A literature search was performed to identify studies published between 1976 and 2013 via MEDLINE (Pubmed) and the Cumulative Index to Nursing and Allied Health Literature (EbscoHost) as well as footnote chasing. Abstracts from appropriate conferences and ProQuest Dissertations and Theses were also searched. Inclusion criteria required studies to be original research published in English that examined the relationship between mortality and either institutional or per surgeon volume in American trauma centres. We employed the Preferred Reporting Items for Systematic Reviews and Meta-Analyses (PRISMA) Statement checklist and flowchart. The Grading of Recommendations Assessment, Development, and Evaluation (GRADE) approach was employed to rate the quality of the evidence.


Of 1392 studies reviewed, 19 studies met defined inclusion criteria; all studies were retrospective. The definition of volume was heterogeneous across the studies. Patient population and analysis methods also varied across the studies. Sixteen studies (84%) examined the relationship between institutional trauma centre volume and mortality. Of the 16 studies, 12 examined the volume of severely injured patients and eight examined overall trauma patient volume. High institutional volume was associated with at least somewhat improved mortality in ten of 16 studies (63%); however, nearly half of these studies found only some subpopulations experienced benefits. In the remaining six studies, volume was not associated with any benefits. Four studies (25%) analysed the impact of surgeon volume on mortality. High volume per surgeon was associated with improved mortality in only one of four studies (25%).


The studies were extremely heterogeneous, thus definitive conclusions cannot be drawn regarding optimal volume before a clear advantage in survival is observed. A prospective study defining volume as a continuous variable is warranted to support current admission criteria for American trauma patients.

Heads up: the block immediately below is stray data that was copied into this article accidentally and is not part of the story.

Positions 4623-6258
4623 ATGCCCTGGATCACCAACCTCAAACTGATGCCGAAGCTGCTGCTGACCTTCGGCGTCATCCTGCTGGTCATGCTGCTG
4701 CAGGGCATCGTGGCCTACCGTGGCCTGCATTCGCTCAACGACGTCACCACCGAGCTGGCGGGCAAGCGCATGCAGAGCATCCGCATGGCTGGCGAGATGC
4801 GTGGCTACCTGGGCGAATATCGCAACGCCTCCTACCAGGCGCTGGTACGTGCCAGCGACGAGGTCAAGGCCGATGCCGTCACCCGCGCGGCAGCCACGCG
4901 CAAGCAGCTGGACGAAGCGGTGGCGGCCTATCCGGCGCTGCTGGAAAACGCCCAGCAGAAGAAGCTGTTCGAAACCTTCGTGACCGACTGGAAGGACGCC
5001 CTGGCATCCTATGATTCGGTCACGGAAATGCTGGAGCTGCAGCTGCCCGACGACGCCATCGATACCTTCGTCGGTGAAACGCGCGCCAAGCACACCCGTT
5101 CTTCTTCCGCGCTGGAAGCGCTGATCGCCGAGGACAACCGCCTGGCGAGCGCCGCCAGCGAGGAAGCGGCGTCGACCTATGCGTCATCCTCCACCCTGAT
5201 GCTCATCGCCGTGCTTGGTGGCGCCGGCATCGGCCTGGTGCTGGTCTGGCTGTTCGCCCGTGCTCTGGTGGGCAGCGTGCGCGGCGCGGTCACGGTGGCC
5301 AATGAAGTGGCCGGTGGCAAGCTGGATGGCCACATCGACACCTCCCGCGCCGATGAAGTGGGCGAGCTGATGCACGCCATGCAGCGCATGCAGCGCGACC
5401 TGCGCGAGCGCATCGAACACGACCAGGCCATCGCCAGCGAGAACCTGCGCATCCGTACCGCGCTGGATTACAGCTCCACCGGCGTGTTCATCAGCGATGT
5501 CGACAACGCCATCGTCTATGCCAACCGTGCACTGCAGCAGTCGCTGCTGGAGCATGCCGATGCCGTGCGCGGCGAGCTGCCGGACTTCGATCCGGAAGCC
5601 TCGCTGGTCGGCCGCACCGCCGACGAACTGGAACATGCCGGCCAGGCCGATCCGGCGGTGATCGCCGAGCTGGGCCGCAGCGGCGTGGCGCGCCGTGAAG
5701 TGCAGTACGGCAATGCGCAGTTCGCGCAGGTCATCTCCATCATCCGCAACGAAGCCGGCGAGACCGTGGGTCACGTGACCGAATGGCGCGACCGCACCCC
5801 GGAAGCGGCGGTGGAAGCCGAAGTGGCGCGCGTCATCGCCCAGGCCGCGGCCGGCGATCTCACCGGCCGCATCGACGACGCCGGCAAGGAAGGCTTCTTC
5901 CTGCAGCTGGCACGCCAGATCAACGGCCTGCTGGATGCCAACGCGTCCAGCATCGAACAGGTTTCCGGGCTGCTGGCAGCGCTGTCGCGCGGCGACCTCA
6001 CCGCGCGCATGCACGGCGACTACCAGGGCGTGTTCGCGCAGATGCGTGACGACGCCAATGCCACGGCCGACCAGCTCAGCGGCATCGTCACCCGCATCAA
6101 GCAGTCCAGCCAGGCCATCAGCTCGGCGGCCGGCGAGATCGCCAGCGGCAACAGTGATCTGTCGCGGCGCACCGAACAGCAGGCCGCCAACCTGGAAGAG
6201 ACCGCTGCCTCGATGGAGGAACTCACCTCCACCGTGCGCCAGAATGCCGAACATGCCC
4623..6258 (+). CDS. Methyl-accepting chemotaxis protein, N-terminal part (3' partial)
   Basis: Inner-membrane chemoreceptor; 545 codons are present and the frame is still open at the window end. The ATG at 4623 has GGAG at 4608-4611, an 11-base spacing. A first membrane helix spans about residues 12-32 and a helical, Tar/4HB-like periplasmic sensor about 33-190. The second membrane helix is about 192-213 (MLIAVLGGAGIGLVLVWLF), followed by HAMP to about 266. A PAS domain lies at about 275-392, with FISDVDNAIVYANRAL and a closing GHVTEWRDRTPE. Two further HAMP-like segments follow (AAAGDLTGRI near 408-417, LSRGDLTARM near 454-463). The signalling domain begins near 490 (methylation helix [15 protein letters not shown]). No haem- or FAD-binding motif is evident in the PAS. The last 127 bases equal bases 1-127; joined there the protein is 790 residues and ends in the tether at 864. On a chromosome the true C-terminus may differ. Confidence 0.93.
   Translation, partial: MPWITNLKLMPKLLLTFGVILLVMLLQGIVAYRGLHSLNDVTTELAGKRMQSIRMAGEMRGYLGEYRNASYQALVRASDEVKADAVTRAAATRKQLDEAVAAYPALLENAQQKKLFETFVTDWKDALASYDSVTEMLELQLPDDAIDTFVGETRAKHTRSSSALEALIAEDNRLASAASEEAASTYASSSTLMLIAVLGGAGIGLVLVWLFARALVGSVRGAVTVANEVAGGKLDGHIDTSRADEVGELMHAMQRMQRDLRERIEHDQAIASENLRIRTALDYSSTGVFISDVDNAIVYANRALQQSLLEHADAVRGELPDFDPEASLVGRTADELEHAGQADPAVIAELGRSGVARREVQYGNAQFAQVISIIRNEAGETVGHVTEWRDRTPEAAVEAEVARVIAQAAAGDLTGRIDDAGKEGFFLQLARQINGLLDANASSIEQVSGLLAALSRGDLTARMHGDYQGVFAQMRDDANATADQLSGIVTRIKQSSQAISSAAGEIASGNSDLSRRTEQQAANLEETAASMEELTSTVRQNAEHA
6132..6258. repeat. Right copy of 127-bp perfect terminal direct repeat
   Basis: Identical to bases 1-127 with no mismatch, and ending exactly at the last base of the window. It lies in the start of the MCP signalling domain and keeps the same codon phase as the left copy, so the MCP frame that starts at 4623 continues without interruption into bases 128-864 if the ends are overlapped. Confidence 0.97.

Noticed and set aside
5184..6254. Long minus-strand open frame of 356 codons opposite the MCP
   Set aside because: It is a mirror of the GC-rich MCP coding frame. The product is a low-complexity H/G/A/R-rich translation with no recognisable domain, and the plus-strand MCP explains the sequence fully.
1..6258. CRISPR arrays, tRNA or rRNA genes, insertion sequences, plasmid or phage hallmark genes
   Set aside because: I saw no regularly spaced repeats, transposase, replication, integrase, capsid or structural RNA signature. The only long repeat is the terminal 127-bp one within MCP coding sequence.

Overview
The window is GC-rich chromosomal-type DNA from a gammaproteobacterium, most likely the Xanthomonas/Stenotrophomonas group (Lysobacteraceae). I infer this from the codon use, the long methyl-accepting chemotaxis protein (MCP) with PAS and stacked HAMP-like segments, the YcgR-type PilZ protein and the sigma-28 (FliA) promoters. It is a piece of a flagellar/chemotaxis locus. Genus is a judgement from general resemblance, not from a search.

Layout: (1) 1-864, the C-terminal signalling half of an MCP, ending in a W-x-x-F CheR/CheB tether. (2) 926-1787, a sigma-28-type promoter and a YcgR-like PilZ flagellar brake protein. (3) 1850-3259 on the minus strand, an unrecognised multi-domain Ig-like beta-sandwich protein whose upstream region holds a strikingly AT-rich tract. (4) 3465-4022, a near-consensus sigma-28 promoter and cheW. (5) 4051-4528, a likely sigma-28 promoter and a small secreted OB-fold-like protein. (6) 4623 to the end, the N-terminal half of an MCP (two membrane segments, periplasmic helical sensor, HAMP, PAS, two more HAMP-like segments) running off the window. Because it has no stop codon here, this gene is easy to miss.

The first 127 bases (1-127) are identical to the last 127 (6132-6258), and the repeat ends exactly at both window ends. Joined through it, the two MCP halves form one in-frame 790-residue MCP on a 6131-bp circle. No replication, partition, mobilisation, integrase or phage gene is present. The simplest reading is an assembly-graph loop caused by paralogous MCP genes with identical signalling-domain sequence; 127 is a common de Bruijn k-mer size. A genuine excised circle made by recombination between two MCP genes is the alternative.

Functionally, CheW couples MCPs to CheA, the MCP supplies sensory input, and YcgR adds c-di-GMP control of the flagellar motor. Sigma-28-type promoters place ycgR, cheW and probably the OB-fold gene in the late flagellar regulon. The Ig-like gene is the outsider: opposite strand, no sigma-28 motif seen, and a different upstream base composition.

CMS Extends Two-Midnight Partial Enforcement Delay for Additional Six Months

From the Ohio Hospital Association (hat tip: Jane Zachrich):

The Centers for Medicare & Medicaid Services (CMS) announced Friday that it will extend the two-midnight partial enforcement delay for an additional six months through Sept. 30, 2014.

Medicare Administrative Contractors (MACs) will continue to select claims for review with dates of admission from Oct. 1, 2013 through Sept. 30, 2014 for the Probe & Educate audits. MACs will continue to hold educational sessions with hospitals, as appropriate, through Sept. 30, 2014.

Recovery Auditors and other Medicare review contractors will not conduct post-payment patient status reviews of inpatient hospital claims with dates of admission on or after Oct. 1, 2013 through Sept. 30, 2014.

CMS also provided additional clarification of guidance on the physician order and physician certification requirements for hospital inpatient admissions.

New Rule Allows Patients Direct Access To Lab Results

From Kaiser Health News:

Calling your doctor to get lab results might be a thing of the past: a new federal rule will allow patients to have direct access to their completed laboratory reports.

The regulation was announced Monday by the Department of Health and Human Services. It amends privacy rules under the Health Insurance Portability and Accountability Act (HIPAA) and the Clinical Laboratory Improvement Amendments of 1988 (CLIA) that required patients to get their lab results from their physician, according to the announcement.

The final rule notes that some labs and physicians had raised concerns about the move when the administration issued a preliminary rule in June 2011. “Commenters expressed concern that patients might receive and act upon results that appear to be abnormal (showing false positives or false negatives, or results that are out of the normal range for the general population) but may be normal for that particular patient due to his or her medical conditions.”

Study Examines Different Therapeutic Hypothermia Cooling Temperatures

From JEMS:

There’ve been a lot of articles about therapeutic hypothermia lately. Cooling is primarily designed to protect the brain in an ever-evolving battle for full neurologic recovery. Published in November 2013 in the New England Journal of Medicine, this is a large, randomized, 939-patient, international trial comparing all-cause mortality and neurologic recovery at two different cooling temperatures.